Executive Director of Tourism, Visit Wabash County
Christine Flohr is the executive director of tourism of Visit Wabash County. A graduate of Southwood High School, Flohr attended Ball State University. Since returning to Wabash, Flohr has been extensively involved in the Wabash community including as a member of the Wabash Rotary Club, Wabash Elks #471 and ArtsFest Committee. Flohr has also served as a board member for the Wabash River Defenders, Wabash FAME Festival, Wabash Marketplace, North Manchester Chamber of Commerce, Wabash Cannonball Chili for Charity and Wabash City Schools as PTO Vice President. She was awarded an Outstanding Achievement for Cycling Advancement, Community Partner of the Year and Environmental Preservationist of the Year awards. Flohr has served on local economic investment round-tables such as America’s Best Communities and Stellar Communities, in which Wabash won the Stellar Community Designation by the State of Indiana in 2014.
Mayor Scott Long
Mayor of Wabash
Scott Long is Mayor of Wabash, Indiana, having been sworn into office in January 2016. A native Wabashian, Mayor Long has spent the majority of his career in service, having served on the Wabash City Police Department from 1994 until his retirement in 2015. From 1989-1994, Mayor Long worked for several local businesses in Wabash. Upon graduation from Northfield High School, he enlisted in the US Army, serving from 1982-1989.
Harry and Judy Kilmer
Co-owners, Harry’s Old Kettle Pub & Grill
Harry Kilmer, and his wife Judy, are co-owners of Harry’s Old Kettle Pub & Grill, a bar that has been a Wabash institution for more than 50 years. The Kilmers bought “The Kettle” in 2013, so Harry, a local chef, could pursue his dream of opening his own restaurant. Known as a comfortable, safe place for locals to hang out, the Kilmers have maintained the spirit of “The Kettle” while also making needed enhancements. In addition to running Harry’s Old Kettle, Harry is a full-time chef at nearby Taylor University.
Lisa Ellen Downs
Owner, Ellen’s Bridal & Dress Boutique
Lisa Ellen Downs is the owner of Ellen’s Bridal & Dress Boutique in downtown Wabash. After spending the majority of her career as a paralegal, Downs decided to foster her lifelong love of fashion and her desire to help women find attire for special occasions, by purchasing Ellen’s four years ago.
Downs’ attention to detail and her smart, elegant and sophisticated taste offers customers the style and atmosphere of a big-city boutique with the personal service of a small town store. She is a graduate of Huntington University. Lisa lives in Wabash with her husband, Steve Downs.
Owner, Filament Tattoo Co.
Matt Haynes opened Filament Tattoo Co. in downtown Wabash in 2014. After spending 15 years serving as a pastor in countries around the world, Haynes decided it was time for a change. Haynes wanted to make a bigger impact in his community outside of the church, and after spending several years hanging around tattoo shops he decided it was time to open his own studio. Filament Tattoo provides a clean, creative, comfortable and laid back environment to its customers. Matt and his wife, Pam, live in Wabash with their seven children.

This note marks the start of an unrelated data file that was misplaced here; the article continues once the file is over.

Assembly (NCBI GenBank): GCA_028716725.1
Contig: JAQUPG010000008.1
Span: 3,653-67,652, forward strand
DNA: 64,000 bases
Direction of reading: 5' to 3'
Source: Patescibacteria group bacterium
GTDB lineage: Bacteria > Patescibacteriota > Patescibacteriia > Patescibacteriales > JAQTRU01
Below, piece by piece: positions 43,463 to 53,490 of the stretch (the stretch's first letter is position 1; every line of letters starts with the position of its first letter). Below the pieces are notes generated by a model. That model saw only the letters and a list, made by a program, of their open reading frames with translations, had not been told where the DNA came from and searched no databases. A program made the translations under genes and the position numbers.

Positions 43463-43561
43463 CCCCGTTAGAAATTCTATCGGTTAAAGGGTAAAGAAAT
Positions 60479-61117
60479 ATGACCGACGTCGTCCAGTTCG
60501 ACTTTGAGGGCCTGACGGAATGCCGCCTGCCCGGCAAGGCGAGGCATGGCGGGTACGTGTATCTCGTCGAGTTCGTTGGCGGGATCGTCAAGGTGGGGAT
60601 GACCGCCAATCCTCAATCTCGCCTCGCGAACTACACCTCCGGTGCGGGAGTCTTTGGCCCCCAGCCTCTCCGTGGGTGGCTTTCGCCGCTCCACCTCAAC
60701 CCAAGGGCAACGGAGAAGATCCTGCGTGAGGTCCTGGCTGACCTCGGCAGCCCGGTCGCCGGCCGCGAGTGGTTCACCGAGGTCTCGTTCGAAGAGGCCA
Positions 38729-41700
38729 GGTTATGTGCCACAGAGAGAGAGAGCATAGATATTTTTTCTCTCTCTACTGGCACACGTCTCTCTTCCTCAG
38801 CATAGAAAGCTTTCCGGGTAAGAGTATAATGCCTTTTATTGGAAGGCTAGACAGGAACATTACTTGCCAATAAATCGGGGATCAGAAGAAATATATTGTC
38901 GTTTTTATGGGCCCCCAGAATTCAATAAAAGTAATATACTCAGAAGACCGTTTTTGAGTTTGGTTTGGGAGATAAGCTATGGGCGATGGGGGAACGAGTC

Maria and Mike Smyth
Co-owners, Eclectic Shoppe
Maria and Mike Smyth have been owners of Eclectic Shoppe, located in downtown Wabash, since 2015. Their love of travel and unique, locally made finds is what sparked the idea to open their own shop, and feature distinct art created by local artisans. In Eclectic Shoppe, the Smyths have curated a mix of vintage and modern décor, handcrafted jewelry, local artwork, accessories and up-cycled items.
Tracy and Aaron Griffith
Tracy and Aaron Griffith are the owners of Thriftalicious, a resale shop located in downtown Wabash. Lifelong Wabash residents and grade school sweethearts, Tracy and Aaron, started Thriftalicious out of their garage, selling their finds from garage and estate sales. Today, their business occupies a downtown storefront where they specialize in selling “Old School Cool,” including vintage video games and toys, mid-century modern furniture and other nostalgic treasures. The Griffiths live in downtown Wabash with their four children.
Owner, Schlemmer Brothers
Kent Henderson is the fourth generation owner of Schlemmer Brothers, metalworks and retail hearth shop that has been in business since 1903. Schlemmer Brothers is known in Wabash for their sheet metal work, their hardware store that features stoves and grills, and their chimney sweeping service. An engineer by trade, Henderson devotes much of his time to the custom sheet metal shop, which carries 60 percent of Schlemmer Brothers business. Henderson lives in Wabash with his wife, Julie, and their two children.
Retail Manager, Schlemmer Brothers
Kris White is the manager at Schlemmer Brothers retail store in downtown Wabash. White spent five years as a corrections officer prior to joining the Schlemmer Brothers team as an installer. After a few months as an installer, White began managing the Schlemmer Brothers retail business including the stove, fireplace, grill and hardware sales. White lives in Wabash with his wife, Amber, and two kids.